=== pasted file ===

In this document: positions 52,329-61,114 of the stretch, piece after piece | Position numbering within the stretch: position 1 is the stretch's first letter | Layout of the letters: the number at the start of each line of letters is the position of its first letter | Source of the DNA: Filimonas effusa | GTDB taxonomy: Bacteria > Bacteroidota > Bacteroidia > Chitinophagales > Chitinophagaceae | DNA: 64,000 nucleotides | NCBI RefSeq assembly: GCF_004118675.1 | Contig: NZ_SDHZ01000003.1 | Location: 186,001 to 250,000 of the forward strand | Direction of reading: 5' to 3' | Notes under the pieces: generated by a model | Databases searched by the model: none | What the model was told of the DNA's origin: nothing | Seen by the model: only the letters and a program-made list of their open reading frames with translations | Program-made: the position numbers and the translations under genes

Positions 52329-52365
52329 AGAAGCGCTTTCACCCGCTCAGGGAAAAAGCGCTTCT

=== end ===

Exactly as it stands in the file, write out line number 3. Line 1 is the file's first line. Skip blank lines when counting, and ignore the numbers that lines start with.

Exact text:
52329 AGAAGCGCTTTCACCCGCTCAGGGAAAAAGCGCTTCT